UK eBook Prices Stable After VAT Change as KDP Hiccups Elsewhere in EU

Much ink was spilled in the weeks and months leading up to the new EU VAT laws taking affect (yesterday) and now it appears that the impact is less than expected.


The Bookseller reported that there was little change in the prices as retailers started to collect the 20% VAT required for ebooks sold to UK consumers (up from Luxembourg 3% rate charged before):

A survey of 168 e-books taken across-genres and from frontlist, mid-list and backlist and ranging from large to independent publishers (including those on agency), Amazon-published and self-published authors has found little change in prices from 23rd December to 2nd January.


Of the 17 traditionally published e-books available on only two went up in price - You Are Here by Chris Hadfield (Macmillan), which rose from £6.29 to £6.64 and The Narrow Road to the Deep North by Richard Flanagan (Vintage), which rose from £5.99 to £6.29. Among the smaller publishers, of the 12 titles recorded, just two rose in price; The Gods of Olympus: A History (Profile) and The Swimmer by Joakim Zander (Head of Zeus).

It is impossible to say whether the prices rises are down to natural fluctuations in pricing, or because of the VAT increase: of the Amazon published books recorded, all of them increased in price but as a result of them leaving a £1 promotion. Of the KDP titles measured, only one increased in cost, Creating Money, Creating Meaning, by Orna Ross (Font Publications), which went up from £4.02 to £4.68. On the KDP community forums some writers did report on price rises impacting their backlist titles, but others reported no movement, suggesting that Amazon was staggering the changes.

The pattern was the same across other retailer websites. Of the 40 titles recorded on Kobo, just four saw price increases, including current bestsellers There's Something I've Been Dying to Tell You by Lynda Bellingham, Hodder, (up from £6.49 to £8.99), and Girl Online by Zoe Sugg, Penguin (up from £4.99 to £6.49).

I'm not surprised that it was difficult to detect a change. Any market as complex as the ebook market is going to fluctuate to such a degree that it is difficult to say why a price was up or down.

For all we know prices might have been incrementally increasing over the past few weeks in anticipation of the increase in VAT collected after 31 December. Also, that report that Amazon has not adjusted all ebook prices (as they said they would weeks ago) to reflect the increase in VAT collected might be a sign of the snafu reported yesterday.

SelfPublisherBibel posted yesterday that the German KDP portal was down. I was unable to confirm that detail elsewhere, but the current state of prices for KDP ebooks suggests that  Amazon is adjusting the prices in stages.

Or perhaps Amazon is simply not adjusting the prices of ebooks where an author has already changed the price. It's too early to say for sure.

image by clementchene


About Nate Hoffelder (11477 Articles)
Nate Hoffelder is the founder and editor of The Digital Reader: "I've been into reading ebooks since forever, but I only got my first ereader in July 2007. Everything quickly spiraled out of control from there. Before I started this blog in January 2010 I covered ebooks, ebook readers, and digital publishing for about 2 years as a part of MobileRead Forums. It's a great community, and being a member is a joy. But I thought I could make something out of how I covered the news for MobileRead, so I started this blog."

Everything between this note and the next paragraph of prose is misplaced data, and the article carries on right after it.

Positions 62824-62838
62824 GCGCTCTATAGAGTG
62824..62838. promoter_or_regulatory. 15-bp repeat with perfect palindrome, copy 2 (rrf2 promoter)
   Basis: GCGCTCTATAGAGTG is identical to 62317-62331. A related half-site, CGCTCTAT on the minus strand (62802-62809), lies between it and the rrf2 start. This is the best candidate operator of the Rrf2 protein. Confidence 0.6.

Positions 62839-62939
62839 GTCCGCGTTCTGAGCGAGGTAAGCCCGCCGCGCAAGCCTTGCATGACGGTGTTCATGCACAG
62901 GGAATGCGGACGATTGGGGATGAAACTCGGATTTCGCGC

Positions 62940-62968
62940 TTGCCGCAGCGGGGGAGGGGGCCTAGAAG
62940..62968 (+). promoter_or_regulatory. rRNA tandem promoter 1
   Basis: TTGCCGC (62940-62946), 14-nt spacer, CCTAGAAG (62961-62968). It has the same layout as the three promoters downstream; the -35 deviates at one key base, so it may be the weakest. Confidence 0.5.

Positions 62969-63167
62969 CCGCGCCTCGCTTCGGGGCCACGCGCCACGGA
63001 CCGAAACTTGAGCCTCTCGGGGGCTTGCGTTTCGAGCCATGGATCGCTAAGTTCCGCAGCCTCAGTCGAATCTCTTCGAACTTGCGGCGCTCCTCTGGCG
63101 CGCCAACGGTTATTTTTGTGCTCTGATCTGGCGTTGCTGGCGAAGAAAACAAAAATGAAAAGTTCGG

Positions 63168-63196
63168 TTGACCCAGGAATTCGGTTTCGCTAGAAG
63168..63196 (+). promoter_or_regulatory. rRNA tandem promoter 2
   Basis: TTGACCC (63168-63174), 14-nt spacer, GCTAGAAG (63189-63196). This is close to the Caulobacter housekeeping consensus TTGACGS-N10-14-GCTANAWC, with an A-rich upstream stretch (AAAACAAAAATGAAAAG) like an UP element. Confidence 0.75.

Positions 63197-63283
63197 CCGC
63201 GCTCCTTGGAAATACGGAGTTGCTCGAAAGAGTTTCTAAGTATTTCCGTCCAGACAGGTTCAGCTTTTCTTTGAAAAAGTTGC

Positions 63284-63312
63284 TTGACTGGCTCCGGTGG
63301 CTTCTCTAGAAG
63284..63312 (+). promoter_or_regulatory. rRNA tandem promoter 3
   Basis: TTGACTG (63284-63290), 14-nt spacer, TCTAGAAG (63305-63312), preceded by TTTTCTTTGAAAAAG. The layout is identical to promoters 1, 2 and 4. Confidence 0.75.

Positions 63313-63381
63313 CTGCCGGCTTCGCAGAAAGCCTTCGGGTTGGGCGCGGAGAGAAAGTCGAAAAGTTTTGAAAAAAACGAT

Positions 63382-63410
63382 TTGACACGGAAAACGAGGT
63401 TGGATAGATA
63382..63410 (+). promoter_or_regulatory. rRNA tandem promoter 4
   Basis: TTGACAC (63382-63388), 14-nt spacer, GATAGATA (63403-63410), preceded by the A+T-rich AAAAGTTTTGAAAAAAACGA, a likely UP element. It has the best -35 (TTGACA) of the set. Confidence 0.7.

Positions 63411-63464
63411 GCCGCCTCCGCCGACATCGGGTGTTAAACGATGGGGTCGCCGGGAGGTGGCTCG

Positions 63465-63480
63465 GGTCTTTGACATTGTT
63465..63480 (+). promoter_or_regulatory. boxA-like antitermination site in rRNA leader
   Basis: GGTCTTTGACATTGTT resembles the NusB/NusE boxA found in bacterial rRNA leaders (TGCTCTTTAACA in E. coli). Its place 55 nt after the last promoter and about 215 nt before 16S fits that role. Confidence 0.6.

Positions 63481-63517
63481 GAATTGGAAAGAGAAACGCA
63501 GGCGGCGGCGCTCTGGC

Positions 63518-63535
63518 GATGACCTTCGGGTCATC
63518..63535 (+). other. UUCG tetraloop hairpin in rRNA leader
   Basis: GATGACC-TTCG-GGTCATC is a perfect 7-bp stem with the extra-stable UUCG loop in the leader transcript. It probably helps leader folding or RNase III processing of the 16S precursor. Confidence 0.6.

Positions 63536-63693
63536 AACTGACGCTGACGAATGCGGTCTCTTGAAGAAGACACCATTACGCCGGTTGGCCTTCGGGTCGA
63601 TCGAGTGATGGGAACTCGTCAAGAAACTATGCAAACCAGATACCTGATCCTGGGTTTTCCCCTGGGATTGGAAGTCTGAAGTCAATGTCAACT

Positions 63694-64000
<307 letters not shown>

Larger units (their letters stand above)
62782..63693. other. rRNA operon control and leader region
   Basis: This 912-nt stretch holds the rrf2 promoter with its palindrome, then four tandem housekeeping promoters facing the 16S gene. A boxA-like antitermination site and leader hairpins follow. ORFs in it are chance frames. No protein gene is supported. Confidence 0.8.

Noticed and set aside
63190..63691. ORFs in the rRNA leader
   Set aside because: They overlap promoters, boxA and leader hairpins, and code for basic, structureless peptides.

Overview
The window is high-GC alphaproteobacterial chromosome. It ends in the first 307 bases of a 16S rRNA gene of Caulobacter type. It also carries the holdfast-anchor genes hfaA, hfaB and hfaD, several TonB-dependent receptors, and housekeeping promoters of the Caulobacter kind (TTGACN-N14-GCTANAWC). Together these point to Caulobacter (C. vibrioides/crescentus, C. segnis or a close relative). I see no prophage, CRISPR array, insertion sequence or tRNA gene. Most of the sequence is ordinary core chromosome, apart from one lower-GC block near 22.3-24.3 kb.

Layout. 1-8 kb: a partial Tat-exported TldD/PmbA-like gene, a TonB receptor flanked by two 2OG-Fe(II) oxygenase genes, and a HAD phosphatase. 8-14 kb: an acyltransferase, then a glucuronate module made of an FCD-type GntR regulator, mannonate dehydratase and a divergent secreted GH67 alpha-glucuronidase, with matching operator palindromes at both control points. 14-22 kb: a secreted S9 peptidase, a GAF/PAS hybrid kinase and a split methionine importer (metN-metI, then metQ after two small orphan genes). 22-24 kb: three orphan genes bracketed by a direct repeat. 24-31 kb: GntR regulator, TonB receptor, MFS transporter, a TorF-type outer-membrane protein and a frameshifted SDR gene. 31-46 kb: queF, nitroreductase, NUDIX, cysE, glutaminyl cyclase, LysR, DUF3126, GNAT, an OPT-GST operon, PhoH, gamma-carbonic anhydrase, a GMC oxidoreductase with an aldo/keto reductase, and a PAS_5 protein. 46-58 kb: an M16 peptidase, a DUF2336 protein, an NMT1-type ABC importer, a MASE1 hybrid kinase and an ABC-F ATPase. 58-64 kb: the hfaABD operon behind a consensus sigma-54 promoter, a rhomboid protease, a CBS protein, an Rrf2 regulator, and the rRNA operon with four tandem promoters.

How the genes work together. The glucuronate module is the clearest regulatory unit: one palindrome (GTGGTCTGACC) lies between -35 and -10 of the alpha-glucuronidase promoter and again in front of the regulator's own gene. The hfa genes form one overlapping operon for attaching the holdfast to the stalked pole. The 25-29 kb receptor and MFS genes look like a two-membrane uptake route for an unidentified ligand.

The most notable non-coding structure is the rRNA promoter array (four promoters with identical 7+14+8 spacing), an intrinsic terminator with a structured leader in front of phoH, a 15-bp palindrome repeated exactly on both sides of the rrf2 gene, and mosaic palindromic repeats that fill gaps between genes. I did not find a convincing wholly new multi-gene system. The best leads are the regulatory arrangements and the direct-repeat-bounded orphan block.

6 Comments on UK eBook Prices Stable After VAT Change as KDP Hiccups Elsewhere in EU

  1. Someone posted on Mobileread that the prices were gradually being marked up on Kobo books. Could it be taking time to populate across systems?

  2. Everyone worried about the affect on Amazon, but Amazon can easily absorb it – they’re huge, after all.

    The ones who are suffering are small businesses, especially craft designers (eg. knitting and sewing patterns). I’ve known a number of designers on Ravelry and Etsy who have had to close down their shops, because it’s too difficult to sell in the EU now.

    Big businesses have the resources to adjust, small ones don’t.

    • I’ve read similar comments on Twitter.

      This law was written with complete ignorance of the modern era and the the impact the internet has on retail. Rather than leveling the playing field and helping local sellers compete, the new law is putting more market share in the hands of the big retailers, at a time when the internet itself leveled the playing field.

  3. EU PU, but my guess is what goes up must come down and now they will all come down together once the EU knows the extra €€ are going local and not to Amazon.

  4. A thread on Kboards indicated that a majority of indies are raising their prices to compensate for the Amazon change of tax-exclusive to tax-inclusive pricing. The poll in the tread said around 65% were incresing their end user prices for UK/Europe so that they would not lose approx. 20% in royalties. The ‘raisers’ consenus that I agree with, was if Euro customers don’t want such high digital product taxes should complain to their elected representaive for tax adjustments.

    The confusing part for many is still that different countries have varied VAT rates (UK physical book =0%, ebook = 18%?, France= 5%, Italy=18%, unless you have an ISBN then only 5%?). And, the pricing at Amazon is complicated if you have ebooks at other reatailers like B&N, Kobo or Apple which if lower will trigger Amazon-bots to price-match. Good times…

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